Let’s go back to the candida controversy. As you’re well aware, again, as I said, now it’s a little bit more accepted, even though I still get so many patients come in in tears saying the doctor would tell them, “This doesn’t exist. It’s all in your head. You got a psychiatric disease,” the whole spectrum of things. I have my opinions, which I’ll bring up, but why do you think candida as a diagnosis has been so controversial and actually despised by the general medical community?
That is probably one of the most important questions I’ve struggled with over the years. I think there are probably two answers to that question or two reasons. Reason one is something called the Tomato Effect, and this was written about in JAMA in, I believe, 1984 by a husband and wife team. Dr. James Goodwin talked about the fact that the Tomato Effect in medicine holds back efficacious treatment. The tomato was a South American vegetable. It was brought from South America by the Spanish back to England. Everybody ate it. Over here in America, no one ate it, because they thought it, being related to the nightshade family, was deadly poisonous.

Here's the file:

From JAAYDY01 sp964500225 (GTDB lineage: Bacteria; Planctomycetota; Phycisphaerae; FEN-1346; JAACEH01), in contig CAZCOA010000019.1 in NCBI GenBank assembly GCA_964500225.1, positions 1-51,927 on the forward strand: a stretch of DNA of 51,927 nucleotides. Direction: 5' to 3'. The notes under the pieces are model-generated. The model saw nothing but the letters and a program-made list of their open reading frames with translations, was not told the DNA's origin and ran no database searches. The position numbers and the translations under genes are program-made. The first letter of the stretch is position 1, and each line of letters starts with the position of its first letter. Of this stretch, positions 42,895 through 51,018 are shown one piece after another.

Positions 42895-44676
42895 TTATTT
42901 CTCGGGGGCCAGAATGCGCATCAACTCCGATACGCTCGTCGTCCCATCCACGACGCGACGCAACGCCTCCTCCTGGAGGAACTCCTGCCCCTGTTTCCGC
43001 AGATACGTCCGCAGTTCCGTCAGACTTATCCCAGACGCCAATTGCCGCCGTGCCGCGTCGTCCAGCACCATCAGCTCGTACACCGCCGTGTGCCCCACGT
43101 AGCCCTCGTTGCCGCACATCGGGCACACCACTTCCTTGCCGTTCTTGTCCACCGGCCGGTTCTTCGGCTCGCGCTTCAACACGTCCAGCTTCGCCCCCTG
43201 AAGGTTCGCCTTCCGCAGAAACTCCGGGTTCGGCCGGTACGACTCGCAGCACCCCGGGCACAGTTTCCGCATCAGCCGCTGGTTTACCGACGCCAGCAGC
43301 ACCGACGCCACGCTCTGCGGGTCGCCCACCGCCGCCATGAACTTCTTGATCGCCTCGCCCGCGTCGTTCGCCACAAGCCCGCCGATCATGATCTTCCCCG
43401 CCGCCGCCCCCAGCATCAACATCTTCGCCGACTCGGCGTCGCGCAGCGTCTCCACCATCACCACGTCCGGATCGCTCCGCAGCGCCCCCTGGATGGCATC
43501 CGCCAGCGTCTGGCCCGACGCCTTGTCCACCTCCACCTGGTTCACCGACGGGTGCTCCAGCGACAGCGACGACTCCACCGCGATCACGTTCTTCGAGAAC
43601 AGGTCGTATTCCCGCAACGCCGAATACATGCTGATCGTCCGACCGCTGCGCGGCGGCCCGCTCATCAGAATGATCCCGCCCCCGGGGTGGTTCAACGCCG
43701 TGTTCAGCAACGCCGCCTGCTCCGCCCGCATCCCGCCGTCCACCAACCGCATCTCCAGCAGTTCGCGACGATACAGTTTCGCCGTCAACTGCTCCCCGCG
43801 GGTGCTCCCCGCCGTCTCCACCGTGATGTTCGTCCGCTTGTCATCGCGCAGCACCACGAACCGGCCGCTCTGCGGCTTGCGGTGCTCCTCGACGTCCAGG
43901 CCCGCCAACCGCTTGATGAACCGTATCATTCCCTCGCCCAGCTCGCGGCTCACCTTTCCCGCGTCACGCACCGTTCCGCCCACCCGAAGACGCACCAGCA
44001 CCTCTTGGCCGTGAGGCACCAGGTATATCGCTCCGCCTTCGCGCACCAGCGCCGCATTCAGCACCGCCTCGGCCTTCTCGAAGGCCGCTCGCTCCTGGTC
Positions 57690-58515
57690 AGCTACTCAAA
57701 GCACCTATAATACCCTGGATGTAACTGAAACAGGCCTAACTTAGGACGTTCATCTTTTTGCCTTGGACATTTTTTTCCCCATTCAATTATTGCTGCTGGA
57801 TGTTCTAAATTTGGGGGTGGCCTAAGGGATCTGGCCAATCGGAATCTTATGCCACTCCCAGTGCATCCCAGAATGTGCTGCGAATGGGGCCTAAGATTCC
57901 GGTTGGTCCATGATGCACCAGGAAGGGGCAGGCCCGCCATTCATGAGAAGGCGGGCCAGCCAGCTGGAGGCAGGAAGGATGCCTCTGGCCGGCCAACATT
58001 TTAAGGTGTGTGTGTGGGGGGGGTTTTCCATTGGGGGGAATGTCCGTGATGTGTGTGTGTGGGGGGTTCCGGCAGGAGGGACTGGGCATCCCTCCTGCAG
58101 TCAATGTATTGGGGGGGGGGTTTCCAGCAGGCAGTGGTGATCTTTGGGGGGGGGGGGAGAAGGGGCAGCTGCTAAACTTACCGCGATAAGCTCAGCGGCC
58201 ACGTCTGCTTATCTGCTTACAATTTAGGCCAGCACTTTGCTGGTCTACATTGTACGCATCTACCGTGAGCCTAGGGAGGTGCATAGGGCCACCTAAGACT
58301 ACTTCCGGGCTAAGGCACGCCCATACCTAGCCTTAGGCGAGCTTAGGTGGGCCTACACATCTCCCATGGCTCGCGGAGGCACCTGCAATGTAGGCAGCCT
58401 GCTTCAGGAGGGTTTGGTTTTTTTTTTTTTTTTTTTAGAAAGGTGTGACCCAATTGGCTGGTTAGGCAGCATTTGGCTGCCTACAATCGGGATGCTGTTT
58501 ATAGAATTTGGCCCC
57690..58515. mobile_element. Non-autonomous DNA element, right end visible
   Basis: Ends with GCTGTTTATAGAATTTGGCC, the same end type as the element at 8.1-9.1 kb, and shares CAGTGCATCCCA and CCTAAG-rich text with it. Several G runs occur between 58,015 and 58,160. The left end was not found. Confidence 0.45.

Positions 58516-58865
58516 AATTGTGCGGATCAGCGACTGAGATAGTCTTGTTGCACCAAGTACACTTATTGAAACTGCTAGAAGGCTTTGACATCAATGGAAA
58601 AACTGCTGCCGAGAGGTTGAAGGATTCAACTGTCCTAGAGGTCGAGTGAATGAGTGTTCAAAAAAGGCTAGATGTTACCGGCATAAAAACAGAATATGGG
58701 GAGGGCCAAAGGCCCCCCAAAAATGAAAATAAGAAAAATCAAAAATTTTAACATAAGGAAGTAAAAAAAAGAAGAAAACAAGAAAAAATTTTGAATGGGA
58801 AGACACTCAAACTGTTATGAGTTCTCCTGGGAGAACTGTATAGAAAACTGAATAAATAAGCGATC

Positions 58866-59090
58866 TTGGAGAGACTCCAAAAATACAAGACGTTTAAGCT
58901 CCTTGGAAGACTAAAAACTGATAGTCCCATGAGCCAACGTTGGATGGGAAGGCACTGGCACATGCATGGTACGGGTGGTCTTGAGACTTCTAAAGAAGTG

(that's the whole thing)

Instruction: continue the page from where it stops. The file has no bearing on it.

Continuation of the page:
Interesting. I never knew that.